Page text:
Monday, June 18, 2007

Gorge Cup - 6/18/2007

To maximize the amount of racing, race director Darren Rogers set up two courses at once - a simple windward/leeward formula course upwind of the committee boat, and a 'Gorge Slalom' box course below the boat. As I had just gotten my new 7.2 Sailworks NXsl, I decided to take it for a spin while Darren was setting the courses - since I was powered up pretty well despite some holes, he decided to call me the wind dummy and start out with slalom racing.

The first slalom heat saw the whole fleet late for the start - Bruce got to the line first, at about four seconds late. I managed to mistime the start to badly, I wound up going over the line at something like 10 seconds after the horn, buried in something like 12th place in a tight knot of sailors. In the mayhem at the first mark, I had to go really wide, which didn't help too much. Through the two lap course (each lap including a 'free leg from the last jibe up to the layline for the starting pin, adding an element of upwind performance and tactics to the race), I managed to claw my way back up to 7th - not bad considering I ended up swimming at one jibe to avoid hitting a sailor who had crashed right in front of me.

For the second heat, I was determined not to repeat my bad start. Apparently, everyone else felt the same, as the whole pack was moving aggressively toward the line. At five seconds, I found myself close to the boat (upwind) end of the mark with a sailor above me and the whole pack slightly back and below. I tried bleeding a little speed, but the sailor above kept pushing, so I went for it hoping I'd be OK. Darren blew another horn, but as I looked back I saw no flag; instead of going back 'just in case' I decided to go for it, not knowing whether I'd been over early. I had a great race, rounding the first mark in 2nd right after Bruce and keeping that position throughout the heat. Clean air really helps, especially when it gets flukey - as the race progressed, we gained more and more distance on the fleet, as the packs kept having to pump hard out of the turns. Unfortunately, it turned out that I was over early (by about a board length, Darren told me later). Bummer, but it sure was a fun race.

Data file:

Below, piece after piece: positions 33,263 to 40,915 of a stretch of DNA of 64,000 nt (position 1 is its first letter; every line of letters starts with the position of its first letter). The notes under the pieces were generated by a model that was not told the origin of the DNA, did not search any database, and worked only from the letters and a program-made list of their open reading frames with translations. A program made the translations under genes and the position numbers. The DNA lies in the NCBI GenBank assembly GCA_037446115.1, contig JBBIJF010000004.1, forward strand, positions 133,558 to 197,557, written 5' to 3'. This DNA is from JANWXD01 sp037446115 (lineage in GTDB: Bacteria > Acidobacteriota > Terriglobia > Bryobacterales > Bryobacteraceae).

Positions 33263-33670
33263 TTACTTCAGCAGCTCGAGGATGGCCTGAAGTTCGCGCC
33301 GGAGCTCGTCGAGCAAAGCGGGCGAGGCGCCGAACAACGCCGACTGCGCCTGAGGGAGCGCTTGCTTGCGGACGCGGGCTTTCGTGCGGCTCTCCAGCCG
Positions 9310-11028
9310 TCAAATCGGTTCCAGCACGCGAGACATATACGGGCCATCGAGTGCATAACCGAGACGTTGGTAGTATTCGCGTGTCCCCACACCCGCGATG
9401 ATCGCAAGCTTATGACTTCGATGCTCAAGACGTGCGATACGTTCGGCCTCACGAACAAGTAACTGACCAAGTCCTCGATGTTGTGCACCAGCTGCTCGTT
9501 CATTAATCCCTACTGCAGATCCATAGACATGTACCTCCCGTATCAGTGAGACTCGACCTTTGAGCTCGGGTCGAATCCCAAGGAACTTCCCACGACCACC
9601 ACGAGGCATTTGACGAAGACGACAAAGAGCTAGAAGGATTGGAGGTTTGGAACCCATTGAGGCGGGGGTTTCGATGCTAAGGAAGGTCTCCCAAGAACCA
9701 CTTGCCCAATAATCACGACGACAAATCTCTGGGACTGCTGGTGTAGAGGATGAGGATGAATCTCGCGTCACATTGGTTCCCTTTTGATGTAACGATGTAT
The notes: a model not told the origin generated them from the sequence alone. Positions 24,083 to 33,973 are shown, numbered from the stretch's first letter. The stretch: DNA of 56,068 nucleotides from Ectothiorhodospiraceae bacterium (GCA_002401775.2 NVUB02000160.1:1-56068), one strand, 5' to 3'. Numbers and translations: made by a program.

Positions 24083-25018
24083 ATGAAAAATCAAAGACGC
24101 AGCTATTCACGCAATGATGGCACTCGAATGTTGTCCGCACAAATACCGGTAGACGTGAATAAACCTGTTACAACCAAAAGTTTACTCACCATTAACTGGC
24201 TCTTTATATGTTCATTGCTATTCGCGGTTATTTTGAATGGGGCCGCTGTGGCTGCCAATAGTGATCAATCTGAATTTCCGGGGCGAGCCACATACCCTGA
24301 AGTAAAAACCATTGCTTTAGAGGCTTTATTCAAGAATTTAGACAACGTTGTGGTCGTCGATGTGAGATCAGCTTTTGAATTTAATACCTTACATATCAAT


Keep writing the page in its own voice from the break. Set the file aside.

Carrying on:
The third heat saw bigger and bigger holes on the course; Stefan decided to run the course on his Formula gear because of this. I got a clean start and rounded the first mark in 2nd behind Bruce, right ahead of Doug. I kept that spot throughout the first lap until the free upwind leg - when out of nowhere Stefan emerged pointing straight for the pin we needed to round, while I was getting pushed downwind by a header. Bruce avoided being passed and opened up some distance on the downwind portion; I followed Stefan into the three-jibe reaching part of the course and managed to squeeze by him around the second jibe mark (Formula boards take up a lot of real estate on a slalom course...), but the gap I opened up on the last reaching leg and with the faster jibe around #3 was not enough as on the upwind leg, I had to pump through a hole while he just motored straight up to the pin again - I missed him by less than a board length. Given what he had to do to hang on to his big gear through the slalom course, he'd certainly earned that one.